The sculpture of place

Sculpture of architecture cut from stone by Matthew Simmonds.

Sculpture of architecture cut from stone by Matthew Simmonds.

Here are shots of the work of Matthew Simmonds, a British sculptor who lives in Pietrasanta, Italy. Beautiful! (Here is his website.) Hats off to Roy Lewis, who sent photos to the TradArch list, eliciting more sent by others.

I wish I had an essay about the process of sculpting as revealing as the essay on painting by William Hazlitt that I posted a while back (“Hazlitt on painting“). Maybe someone will send me something I can run.

In the meantime, sculptor and stone carver Walter Arnold (here is his website) sent in some remarks about Simmonds, with whom he is acquainted. Walter says he runs into Simmonds on trips to Italy. [Cut away from green tint around gills of your correspondent.] I met Walter in Chicago a few years ago as we both marveled at a beautiful carving that was part of a staircase baluster at the Driehaus Museum there. Here are some comments by Walter Arnold in reply to a list member’s query about an aspect of Matthew Simmonds’s work:

The thinness just means he knows what he’s doing, has superb technical skills, is careful, and knows how to select his blocks of stone. The hard part is getting around corners and carving details and surfaces in deep places where you can’t reach directly with the chisel – that is, not carving directly in line to the chisel but rather perpendicular. There are techniques to do this, but its not easy.

Here Walter responds to a question from Roy Lewis about whether there is a rule of thumb regarding the cost and the price of carving:

No rule of thumb, because every carving, every project is different. I’ve done $5,000 fireplaces and I’ve done fireplaces that are well into the six figures. It would be like having a rule of thumb for how long it takes to draw a column capital, or a doorway, or a fireplace, without specifying whether it is Doric, Corinthian, Art Nouveau, Baroque, drawn in pencil, charcoal, pen and ink, cad, oil paint. Each takes a different amount of time. Even with things like a band of egg and dart there is no rule of thumb for time or cost per linear foot; I have books with dozens, perhaps hundreds of variations on egg and dart, each of which would take a different amount of time to carve.

Then, once a design is selected, even if, for example, it is specified as Indiana limestone, I’d have to look at which quarry and grade of limestone to determine a price. I’d also want to know where it is to be installed – interior, exterior in a mild climate, exterior in a harsh climate, viewed from five feet away or from 50 feet away, facing north, facing south. Each requires different detailing, under cutting, surface texture. With a good, complete set of drawings and clear specification of the type of stone, I can generally give a fixed price.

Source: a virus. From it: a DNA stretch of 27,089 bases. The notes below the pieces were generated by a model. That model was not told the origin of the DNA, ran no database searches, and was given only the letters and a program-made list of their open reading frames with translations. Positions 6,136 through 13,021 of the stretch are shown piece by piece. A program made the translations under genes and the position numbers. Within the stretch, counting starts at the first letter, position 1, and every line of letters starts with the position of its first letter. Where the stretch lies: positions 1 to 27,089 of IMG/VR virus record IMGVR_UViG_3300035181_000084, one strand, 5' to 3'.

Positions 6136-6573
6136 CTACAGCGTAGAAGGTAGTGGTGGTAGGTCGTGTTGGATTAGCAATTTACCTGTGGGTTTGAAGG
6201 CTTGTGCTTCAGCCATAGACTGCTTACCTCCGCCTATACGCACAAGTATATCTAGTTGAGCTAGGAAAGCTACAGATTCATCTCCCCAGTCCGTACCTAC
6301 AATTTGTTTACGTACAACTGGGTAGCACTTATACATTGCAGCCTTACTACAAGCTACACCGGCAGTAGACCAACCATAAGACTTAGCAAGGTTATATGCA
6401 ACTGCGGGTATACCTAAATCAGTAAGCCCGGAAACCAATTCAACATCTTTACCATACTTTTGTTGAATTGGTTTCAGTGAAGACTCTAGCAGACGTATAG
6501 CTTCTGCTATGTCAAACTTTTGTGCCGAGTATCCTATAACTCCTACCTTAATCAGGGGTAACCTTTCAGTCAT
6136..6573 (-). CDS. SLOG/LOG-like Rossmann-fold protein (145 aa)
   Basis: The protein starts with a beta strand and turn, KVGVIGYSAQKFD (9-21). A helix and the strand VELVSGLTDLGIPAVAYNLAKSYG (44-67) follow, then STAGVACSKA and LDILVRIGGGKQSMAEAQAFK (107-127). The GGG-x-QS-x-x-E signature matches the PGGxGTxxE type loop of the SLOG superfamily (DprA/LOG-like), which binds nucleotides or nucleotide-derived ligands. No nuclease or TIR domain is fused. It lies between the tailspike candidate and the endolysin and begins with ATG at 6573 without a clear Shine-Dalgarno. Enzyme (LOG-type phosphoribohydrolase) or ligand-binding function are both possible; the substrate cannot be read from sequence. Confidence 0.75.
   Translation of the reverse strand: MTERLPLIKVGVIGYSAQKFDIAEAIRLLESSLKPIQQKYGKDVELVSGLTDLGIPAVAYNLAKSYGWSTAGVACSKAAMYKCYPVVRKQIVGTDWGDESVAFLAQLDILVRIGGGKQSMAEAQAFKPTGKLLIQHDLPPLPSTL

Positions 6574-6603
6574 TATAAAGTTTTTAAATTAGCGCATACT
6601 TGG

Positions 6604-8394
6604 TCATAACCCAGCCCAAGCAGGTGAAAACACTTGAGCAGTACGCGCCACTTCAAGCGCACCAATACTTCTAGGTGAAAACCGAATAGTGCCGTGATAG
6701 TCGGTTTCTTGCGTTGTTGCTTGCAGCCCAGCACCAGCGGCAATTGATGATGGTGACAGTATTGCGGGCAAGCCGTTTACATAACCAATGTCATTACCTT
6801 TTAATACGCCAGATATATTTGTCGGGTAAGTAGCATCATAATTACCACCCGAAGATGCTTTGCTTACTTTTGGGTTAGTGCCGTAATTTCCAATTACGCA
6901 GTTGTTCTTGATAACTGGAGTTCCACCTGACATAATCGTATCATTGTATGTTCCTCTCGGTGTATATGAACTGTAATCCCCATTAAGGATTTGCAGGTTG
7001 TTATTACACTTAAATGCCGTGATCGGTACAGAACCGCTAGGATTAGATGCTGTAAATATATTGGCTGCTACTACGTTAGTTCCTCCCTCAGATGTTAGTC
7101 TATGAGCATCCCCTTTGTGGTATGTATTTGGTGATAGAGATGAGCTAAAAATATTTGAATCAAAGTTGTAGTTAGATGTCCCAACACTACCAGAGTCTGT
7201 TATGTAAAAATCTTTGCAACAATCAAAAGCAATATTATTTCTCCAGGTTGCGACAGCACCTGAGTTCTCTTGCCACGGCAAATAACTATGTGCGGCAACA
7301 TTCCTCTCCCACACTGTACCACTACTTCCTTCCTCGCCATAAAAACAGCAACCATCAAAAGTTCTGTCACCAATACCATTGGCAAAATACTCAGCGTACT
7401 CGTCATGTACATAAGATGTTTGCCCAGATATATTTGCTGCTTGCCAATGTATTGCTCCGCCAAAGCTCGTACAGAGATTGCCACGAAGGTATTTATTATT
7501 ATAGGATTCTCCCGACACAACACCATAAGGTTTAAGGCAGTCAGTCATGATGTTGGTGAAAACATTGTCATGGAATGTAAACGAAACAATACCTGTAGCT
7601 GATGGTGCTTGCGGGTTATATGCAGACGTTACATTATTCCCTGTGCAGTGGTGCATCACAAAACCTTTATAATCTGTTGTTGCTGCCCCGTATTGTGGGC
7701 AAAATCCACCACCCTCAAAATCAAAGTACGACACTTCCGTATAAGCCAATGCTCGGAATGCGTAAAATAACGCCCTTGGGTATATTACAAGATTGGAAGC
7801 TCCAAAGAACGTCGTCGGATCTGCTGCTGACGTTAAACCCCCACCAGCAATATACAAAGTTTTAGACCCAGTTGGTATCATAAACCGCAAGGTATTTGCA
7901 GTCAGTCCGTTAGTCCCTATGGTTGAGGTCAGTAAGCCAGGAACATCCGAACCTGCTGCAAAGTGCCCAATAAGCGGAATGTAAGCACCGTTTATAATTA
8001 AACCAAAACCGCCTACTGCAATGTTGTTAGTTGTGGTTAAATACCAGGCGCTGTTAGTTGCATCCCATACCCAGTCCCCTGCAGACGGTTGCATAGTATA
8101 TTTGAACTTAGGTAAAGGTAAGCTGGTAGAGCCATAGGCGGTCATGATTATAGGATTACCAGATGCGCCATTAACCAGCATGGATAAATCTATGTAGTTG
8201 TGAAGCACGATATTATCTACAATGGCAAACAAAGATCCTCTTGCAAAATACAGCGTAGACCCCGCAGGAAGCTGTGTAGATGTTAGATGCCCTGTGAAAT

Very interesting. But now let’s cut to the photos!

Simmonds Basilica IV windows_99 11-Matthew-Simmonds-Sculptures-in-Marble-and-Stone-yatzer space_with_doric_columns_a trilogy_d chimneypiece chimneypiece_b

About David Brussat

For a living, I edit the writing of some of the nation's leading architects, urbanists and design theorists. This blog was begun in 2009 as a feature of the Providence Journal, where I was on the editorial board and wrote a weekly column of architecture criticism for three decades. Architecture Here and There fights the style wars for classical architecture and against modern architecture, no holds barred. My freelance writing and editing on that topic and others addresses issues of design and culture locally and globally. I am a fellow of the Royal Society of the Arts, and a member of the board of the New England chapter of the Institute of Classical Architecture & Art, which bestowed an Arthur Ross Award on me in 2002. I work from Providence, R.I., where I live with my wife Victoria, my son Billy and our cat Gato. If you would like to invest your prose with even more style and clarity, please email me at my consultancy, dbrussat@gmail.com, or call 401.351.0457. Testimonial: "Your work is so wonderful - you now enter my mind and write what I would have written." - Nikos Salingaros, mathematician at the University of Texas, architectural theorist and author of many books.
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3 Responses to The sculpture of place

  1. Cliff says:

    Very nice.

    Like

  2. has3436 says:

    Reblogged this on Architecutre, portfolio, sculpture, furniture, essays and commented:
    Just how? and may be, why?

    Like

  3. Jason says:

    Beautiful work – real artistry.

    Like

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